>>> t['d'] = np.arange(1., 6.) * u.m
>>> t['d']
<Column name='d' dtype='float64' unit='m' length=5>
1.0
2.0
3.0
4.0
5.0

Remove columns

>>> t.remove_column('f')
>>> t.remove_columns(['aa', 'd1', 'd2', 'd3', 'e'])
>>> del t['g']
>>> del t['h', 'i']
>>> t.keep_columns(['a', 'b'])

Replace a column

For a table with an existing column a, an expression like t['a'] = [1, 2, 3] or t['a'] = 1 replaces the data values without changing the data type or anything else about the column. In order to entirely replace the column with a new column (and potentially change the data type), use the replace_column() method. For instance, to change the data type of the a column from int to float:

>>> a_float = t['a'].astype(float)
>>> t.replace_column('a', a_float)

Rename columns

>>> t.rename_column('a', 'a_new')
>>> t['b'].name = 'b_new'

Add a row of data

>>> t.add_row([-8, -9])

Remove rows

>>> t.remove_row(0)
>>> t.remove_rows(slice(4, 5))
>>> t.remove_rows([1, 2])

Sort by one more more columns

>>> t.sort('b_new')
>>> t.sort(['a_new', 'b_new'])

Reverse table rows

>>> t.reverse()

Modify meta-data

>>> t.meta['key'] = 'value'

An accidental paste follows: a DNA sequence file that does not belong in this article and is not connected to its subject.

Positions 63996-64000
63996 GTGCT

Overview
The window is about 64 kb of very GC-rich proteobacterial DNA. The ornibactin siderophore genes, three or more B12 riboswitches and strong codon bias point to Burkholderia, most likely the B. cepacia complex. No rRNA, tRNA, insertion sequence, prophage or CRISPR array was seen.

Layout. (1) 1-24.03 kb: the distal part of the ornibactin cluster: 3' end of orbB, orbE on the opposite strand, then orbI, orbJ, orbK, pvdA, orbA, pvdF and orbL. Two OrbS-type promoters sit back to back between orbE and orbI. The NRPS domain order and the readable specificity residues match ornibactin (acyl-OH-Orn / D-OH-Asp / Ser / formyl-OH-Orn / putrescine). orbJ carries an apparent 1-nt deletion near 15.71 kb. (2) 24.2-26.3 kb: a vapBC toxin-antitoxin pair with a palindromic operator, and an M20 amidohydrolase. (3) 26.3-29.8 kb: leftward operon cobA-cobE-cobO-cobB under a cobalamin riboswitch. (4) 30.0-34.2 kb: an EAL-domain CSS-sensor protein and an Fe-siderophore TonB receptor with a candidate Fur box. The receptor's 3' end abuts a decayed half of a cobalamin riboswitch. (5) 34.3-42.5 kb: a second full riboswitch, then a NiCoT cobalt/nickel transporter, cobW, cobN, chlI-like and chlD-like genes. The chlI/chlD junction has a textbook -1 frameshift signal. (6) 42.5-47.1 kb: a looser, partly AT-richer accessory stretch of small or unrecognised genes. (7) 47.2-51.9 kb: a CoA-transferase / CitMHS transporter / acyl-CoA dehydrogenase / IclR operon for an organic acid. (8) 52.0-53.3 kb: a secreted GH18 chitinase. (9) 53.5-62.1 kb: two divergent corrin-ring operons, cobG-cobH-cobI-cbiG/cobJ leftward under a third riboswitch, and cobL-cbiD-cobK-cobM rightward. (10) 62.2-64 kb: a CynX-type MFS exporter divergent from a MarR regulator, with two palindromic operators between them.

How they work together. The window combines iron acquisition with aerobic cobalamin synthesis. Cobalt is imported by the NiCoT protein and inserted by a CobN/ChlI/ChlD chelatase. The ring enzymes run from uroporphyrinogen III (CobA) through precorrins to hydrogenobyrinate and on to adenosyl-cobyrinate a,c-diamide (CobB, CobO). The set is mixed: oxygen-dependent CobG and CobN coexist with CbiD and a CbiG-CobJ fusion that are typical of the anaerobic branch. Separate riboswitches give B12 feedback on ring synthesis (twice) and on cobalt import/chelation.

Select or reorder columns

A new table with a subset or reordered list of columns can be created as shown in the following example:

>>> t = Table(arr, names=('a', 'b', 'c'))
>>> t_acb = t['a', 'c', 'b']

Another way to do the same thing is to provide a list or tuple as the item as shown below:

>>> new_order = ['a', 'c', 'b']  # List or tuple
>>> t_acb = t[new_order]

Caveats

Modifying the table data and properties is fairly straightforward. There are only a few things to keep in mind:

  • The data type for a column cannot be changed in place. In order to do this you must make a copy of the table with the column type changed appropriately.
  • Adding or removing a column will generate a new copy in memory of all the data. If the table is very large this may be slow.
  • Adding a row may require a new copy in memory of the table data. This depends on the detailed layout of Python objects in memory and cannot be reliably controlled. In some cases it may be possible to build a table row by row in less than O(N**2) time but you cannot count on it.

Another subtlety to keep in mind are cases where the return value of an operation results in a new table in memory versus a view of the existing table data. As an example, imagine trying to set two table elements using column selection with t['a', 'c'] in combination with row index selection:

>>> t = Table([[1, 2], [3, 4], [5, 6]], names=('a', 'b', 'c'))
>>> t['a', 'c'][1] = (100, 100)
>>> print t
 a   b   c
--- --- ---
  1   3   5
  2   4   6

This might be surprising because the data values did not change and there was no error. In fact what happened is that t['a', 'c'] created a new temporary table in memory as a copy of the original and then updated row 1 of the copy. The original t table was unaffected and the new temporary table disappeared once the statement was complete. The takeaway is to pay attention to how certain operations are performed one step at a time.